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Keith McHenry: An American Hero

By Mike Palecek  Posted by Mike Palecek (about the submitter)       (Page 1 of 3 pages)     Permalink

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But ... the United States does not torture ...

TAOS, NEW MEXICO — Keith McHenry notes that the United States Congress has recently voted to allow torture.  Keith knows that torture has been used in the U.S. for a long time.

" I thought I was going to die, but I didn't, so I'm writing my memoirs."

Keith McHenry has fibromyalgia.  Keith's malady comes from being tortured by the CIA.

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"It was intense," says Keith.

He now runs the Taos Peace House.  Keith has been a foot soldier for the peace movement for over three decades. It began as an art student in Boston where he and friends fed the needy.

He also ran an ad agency in Boston. His clients were the Boston Red Sox, Boston Patriots, Boston Celtics.

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"It's wild, huh?" he says.

Keith is the co-founder of the worldwide organization Food Not Bombs. It's growing all the time. There are even fifty chapters in Russia.

In the '90s he received forty-seven felony charges in San Francisco for feeding the hungry. He was framed with three other convictions and was the first white person to face the three strikes life in prison law.  He spent months in prison going through trial on those charges and was on Amnesty International's victims list.

Keith says he was tortured in the San Francisco county jail by CIA agent Tom Gerard on four separate occasions, over a period of years. He know the name because he later went to court to sue, but did not win.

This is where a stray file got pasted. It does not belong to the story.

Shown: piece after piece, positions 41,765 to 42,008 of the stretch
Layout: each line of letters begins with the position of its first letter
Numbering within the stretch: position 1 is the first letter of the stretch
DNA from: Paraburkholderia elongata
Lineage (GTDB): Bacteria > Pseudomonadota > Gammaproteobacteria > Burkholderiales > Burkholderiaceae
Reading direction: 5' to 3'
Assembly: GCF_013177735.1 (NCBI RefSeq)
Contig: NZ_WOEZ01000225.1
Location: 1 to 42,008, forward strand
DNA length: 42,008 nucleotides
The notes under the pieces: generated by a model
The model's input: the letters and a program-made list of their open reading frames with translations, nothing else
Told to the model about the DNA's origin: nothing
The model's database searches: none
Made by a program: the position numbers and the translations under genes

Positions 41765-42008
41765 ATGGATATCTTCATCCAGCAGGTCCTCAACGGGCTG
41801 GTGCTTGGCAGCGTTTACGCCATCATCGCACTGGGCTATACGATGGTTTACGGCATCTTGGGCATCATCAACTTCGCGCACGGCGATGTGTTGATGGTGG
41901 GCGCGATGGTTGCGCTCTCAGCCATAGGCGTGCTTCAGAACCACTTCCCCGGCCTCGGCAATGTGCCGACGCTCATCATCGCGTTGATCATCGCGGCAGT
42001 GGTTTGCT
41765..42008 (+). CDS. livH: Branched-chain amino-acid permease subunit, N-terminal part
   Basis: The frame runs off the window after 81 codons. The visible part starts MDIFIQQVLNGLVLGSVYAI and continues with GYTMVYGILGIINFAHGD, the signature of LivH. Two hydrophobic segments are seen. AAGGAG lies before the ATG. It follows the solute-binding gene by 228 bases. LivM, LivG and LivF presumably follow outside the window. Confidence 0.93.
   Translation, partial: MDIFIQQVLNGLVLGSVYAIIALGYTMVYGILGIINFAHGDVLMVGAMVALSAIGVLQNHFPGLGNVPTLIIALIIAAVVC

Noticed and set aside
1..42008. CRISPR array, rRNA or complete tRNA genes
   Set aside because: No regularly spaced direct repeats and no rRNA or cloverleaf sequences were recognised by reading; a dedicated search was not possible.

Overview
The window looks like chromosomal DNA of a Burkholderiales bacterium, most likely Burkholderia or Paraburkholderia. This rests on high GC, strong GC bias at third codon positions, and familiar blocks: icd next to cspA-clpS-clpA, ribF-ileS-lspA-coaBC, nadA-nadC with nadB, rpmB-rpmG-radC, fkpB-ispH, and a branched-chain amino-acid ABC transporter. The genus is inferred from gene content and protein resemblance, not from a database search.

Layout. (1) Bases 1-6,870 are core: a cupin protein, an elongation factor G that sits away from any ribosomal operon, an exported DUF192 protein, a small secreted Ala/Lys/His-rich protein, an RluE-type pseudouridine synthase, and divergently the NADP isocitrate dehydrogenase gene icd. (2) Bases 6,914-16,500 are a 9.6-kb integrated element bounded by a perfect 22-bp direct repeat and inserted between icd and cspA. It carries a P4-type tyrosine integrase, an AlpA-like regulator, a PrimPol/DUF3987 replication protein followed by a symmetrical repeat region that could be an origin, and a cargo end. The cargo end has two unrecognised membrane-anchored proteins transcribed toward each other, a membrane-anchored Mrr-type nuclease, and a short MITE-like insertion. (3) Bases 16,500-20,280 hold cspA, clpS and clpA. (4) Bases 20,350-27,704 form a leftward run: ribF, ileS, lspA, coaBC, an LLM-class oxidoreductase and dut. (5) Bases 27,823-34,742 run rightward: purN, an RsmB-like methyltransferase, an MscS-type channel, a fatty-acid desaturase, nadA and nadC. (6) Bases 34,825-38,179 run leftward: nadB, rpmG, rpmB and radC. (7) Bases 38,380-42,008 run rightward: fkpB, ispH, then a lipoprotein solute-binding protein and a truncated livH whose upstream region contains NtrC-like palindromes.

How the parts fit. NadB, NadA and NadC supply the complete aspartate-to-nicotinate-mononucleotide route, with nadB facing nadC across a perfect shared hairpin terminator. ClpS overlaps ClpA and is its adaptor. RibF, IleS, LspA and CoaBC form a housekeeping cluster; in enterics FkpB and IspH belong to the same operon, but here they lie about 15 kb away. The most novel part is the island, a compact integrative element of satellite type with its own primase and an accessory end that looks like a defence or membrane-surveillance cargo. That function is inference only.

He says the torturers hung him up by his arms, and stuck him inside a little cage, thus the pain he suffers today.  He didn't talk about the torture, not publicly, until after Abu Ghraib.

Keith was also the one responsible for the WTO protests in Seattle. In the late '90s he took a tour of cities around the country talking about the WTO and the coming dominance of corporations over individuals.

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"We said the minute the WTO announces a meeting in North America, we're going to start planning."

He also started Indymedia, coming out of the Seattle days. He also ran Leonard Peltier's defense committee, in Lawrence, Kansas, for three years.
Keith says that after Clinton failed to pardon Peltier, Leonard got depressed and fired everybody.  I say that I just don't understand why Clinton didn't grant the pardon.  Keith says he thinks it was because "they," the FBI, CIA — they — threatened to kill Clinton if he did.

"That's the way this country works," Keith says.

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Author, former peace prisoner, journalist, candidate.

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